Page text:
Douthat seems to have trouble defining what a centrist could be. Yes, they can be vacous, but they can also have a very solid ideology. He touts the late Jack Kemp as a centrist, but as much as I count Kemp as someone that brought me into the Republican fold, he was not a moderate Republican. It could be that Douthat only sees moderate Republicans as nothing more than wishy washy liberals, which is his right, but because we have lost one of those RINOs, the GOP has effectively lost the Senate.
Douthat and others have always had good time defining who moderates are, but we moderates have done a bad job defining who we are and why we matter to the GOP.
It is a task that we must take up, lest we be defined. That said, there are those that have taken up that task. In today's column, David Brooks talks about a long-lost conservatism that is more civic minded than what currently passes as conservatism:
Today, if Republicans had learned the right lessons from the Westerns, or at least John Ford Westerns, they would not be the party of untrammeled freedom and maximum individual choice. They would once again be the party of community and civic order.
They would begin every day by reminding themselves of the concrete ways people build orderly neighborhoods, and how those neighborhoods bind a nation. They would ask: What threatens Americans’ efforts to build orderly places to raise their kids? The answers would produce an agenda: the disruption caused by a boom and bust economy; the fragility of the American family; the explosion of public and private debt; the wild swings in energy costs; the fraying of the health care system; the segmentation of society and the way the ladders of social mobility seem to be dissolving.
But the Republican Party has mis-learned that history. The party sometimes seems cut off from the concrete relationships of neighborhood life. Republicans are so much the party of individualism and freedom these days that they are no longer the party of community and order. This puts them out of touch with the young, who are exceptionally community-oriented. It gives them nothing to say to the lower middle class, who fear that capitalism has gone haywire. It gives them little to say to the upper middle class, who are interested in the environment and other common concerns.
The Republicans talk more about the market than about society, more about income than quality of life. They celebrate capitalism, which is a means, and are inarticulate about the good life, which is the end. They take things like tax cuts, which are tactics that are good in some circumstances, and elevate them to holy principle, to be pursued in all circumstances.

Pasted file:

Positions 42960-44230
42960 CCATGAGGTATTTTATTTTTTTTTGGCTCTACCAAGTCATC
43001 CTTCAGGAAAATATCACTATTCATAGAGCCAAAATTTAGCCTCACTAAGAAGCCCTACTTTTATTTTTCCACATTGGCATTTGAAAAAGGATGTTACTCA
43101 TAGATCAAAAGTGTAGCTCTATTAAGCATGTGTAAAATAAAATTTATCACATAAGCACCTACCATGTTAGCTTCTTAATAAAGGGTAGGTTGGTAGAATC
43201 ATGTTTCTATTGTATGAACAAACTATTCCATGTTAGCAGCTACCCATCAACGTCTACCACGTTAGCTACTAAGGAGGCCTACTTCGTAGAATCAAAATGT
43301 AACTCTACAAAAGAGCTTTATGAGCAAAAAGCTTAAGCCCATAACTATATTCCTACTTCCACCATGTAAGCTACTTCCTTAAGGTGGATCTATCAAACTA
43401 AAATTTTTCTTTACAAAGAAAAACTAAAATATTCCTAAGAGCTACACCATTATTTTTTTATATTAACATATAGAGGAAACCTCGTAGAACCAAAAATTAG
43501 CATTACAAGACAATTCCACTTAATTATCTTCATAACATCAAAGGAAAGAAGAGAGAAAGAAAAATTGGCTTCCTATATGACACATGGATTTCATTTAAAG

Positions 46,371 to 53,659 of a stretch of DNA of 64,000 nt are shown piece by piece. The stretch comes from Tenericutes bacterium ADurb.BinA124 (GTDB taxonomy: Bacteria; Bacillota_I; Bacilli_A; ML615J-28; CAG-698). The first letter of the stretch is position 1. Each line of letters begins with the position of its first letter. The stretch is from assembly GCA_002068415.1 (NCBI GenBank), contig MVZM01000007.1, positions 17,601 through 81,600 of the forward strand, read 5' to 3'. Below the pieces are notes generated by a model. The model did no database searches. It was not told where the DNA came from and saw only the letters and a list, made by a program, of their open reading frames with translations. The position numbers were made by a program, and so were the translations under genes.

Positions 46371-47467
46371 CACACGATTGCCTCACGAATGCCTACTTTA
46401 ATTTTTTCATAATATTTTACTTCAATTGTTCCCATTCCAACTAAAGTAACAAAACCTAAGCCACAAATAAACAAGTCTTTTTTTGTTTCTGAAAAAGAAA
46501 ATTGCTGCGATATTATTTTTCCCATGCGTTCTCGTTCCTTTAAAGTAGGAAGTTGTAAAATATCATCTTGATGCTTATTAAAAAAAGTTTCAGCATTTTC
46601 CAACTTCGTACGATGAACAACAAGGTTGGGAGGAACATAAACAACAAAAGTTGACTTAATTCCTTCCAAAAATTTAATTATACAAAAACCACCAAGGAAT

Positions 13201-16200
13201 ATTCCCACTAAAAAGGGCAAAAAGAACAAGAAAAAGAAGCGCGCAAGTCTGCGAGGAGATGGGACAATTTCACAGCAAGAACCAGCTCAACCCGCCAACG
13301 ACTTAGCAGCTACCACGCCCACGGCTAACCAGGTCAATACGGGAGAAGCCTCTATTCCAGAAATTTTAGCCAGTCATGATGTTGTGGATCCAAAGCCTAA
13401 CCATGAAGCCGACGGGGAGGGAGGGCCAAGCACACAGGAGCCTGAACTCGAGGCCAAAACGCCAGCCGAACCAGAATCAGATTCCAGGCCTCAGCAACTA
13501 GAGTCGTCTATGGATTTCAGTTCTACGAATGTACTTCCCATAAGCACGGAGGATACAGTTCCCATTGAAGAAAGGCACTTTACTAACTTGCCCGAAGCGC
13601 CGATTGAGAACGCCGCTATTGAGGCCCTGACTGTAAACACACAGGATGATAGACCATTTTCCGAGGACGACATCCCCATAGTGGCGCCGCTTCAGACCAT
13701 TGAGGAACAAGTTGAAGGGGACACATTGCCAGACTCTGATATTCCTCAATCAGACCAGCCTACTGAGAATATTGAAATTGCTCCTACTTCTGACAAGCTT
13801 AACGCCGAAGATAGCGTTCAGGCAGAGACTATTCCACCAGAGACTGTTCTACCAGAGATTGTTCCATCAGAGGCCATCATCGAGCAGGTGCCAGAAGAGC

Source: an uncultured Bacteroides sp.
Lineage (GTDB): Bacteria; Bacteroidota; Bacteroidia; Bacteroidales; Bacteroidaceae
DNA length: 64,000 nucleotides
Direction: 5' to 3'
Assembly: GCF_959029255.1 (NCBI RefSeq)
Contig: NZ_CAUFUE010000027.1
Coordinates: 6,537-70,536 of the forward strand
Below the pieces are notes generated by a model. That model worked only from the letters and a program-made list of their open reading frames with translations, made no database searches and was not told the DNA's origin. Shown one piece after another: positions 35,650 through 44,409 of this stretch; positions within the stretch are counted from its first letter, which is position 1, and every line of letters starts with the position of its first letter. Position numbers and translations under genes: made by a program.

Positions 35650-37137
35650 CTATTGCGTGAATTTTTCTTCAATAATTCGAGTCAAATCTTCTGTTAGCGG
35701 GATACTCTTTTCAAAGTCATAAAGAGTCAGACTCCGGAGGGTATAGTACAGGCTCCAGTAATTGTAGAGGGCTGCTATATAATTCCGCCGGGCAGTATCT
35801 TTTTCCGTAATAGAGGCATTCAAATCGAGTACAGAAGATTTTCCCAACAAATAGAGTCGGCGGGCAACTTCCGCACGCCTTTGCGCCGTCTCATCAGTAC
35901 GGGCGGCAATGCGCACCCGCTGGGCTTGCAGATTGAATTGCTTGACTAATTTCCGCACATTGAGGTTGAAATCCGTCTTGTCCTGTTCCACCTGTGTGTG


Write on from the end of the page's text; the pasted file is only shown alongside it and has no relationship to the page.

I don't think this was Brooks' intention, but what he is describing is moderate Republicanism in a nutshell. Like their more conservative brethern they were interested in individual liberty, but that was a means to a civic end. If you look back over the history of moderate Republicans, they were not simply Republicans in Name Only, but interested in building up and maintaining American society. They were interested in fiscal responsibility and in low taxes, but they also knew that taxes were needed to maintain an orderly society. Writer Geoffrey Kabaservice has written an excellent series on moderates in the GOP. In writing about people such as Thomas Dewey,
Arthur Larson, and Bill Frenzel we see people concerned with what kind of society we wanted to live in, not just lower taxes.
Brooks notes later in his column that many who share this type of civic-minded conservatism are no longer in the GOP, but now in the Democratic Party. It's not a shock that we see Arlen Specter now among Democrats. When he first swtiched in the 1960s the GOP still have a community minded conservative tradition in the party- but not so anymore.
Moderate Republicans matter because we embody this civic conservative approach, and I think this is key in this era where Americans do expect more from their government to address issues like health care, but may not be so inclinded to accept the Democratic agenda which tends to see government as the solution to everything. Despite all the noise coming from the Tea Parties last month, I don't think most Americans are going to take part of the movement. Most people don't want a Euro-style social democracy, but they do want an effective government that spends within its means. They want answers to some big questions, and the GOP tends to be giving them angry protests.
What I love about conservatism is that it does honor the uniqueness of the indvidual. But I think conservatism has in the past thought that individual liberty had to be for something, that are individuality, was not just an end but a means to a better society. There is a need for a civic minded conservatism, now more than ever. It is up to moderates to uphold and grow that tradition in the GOP.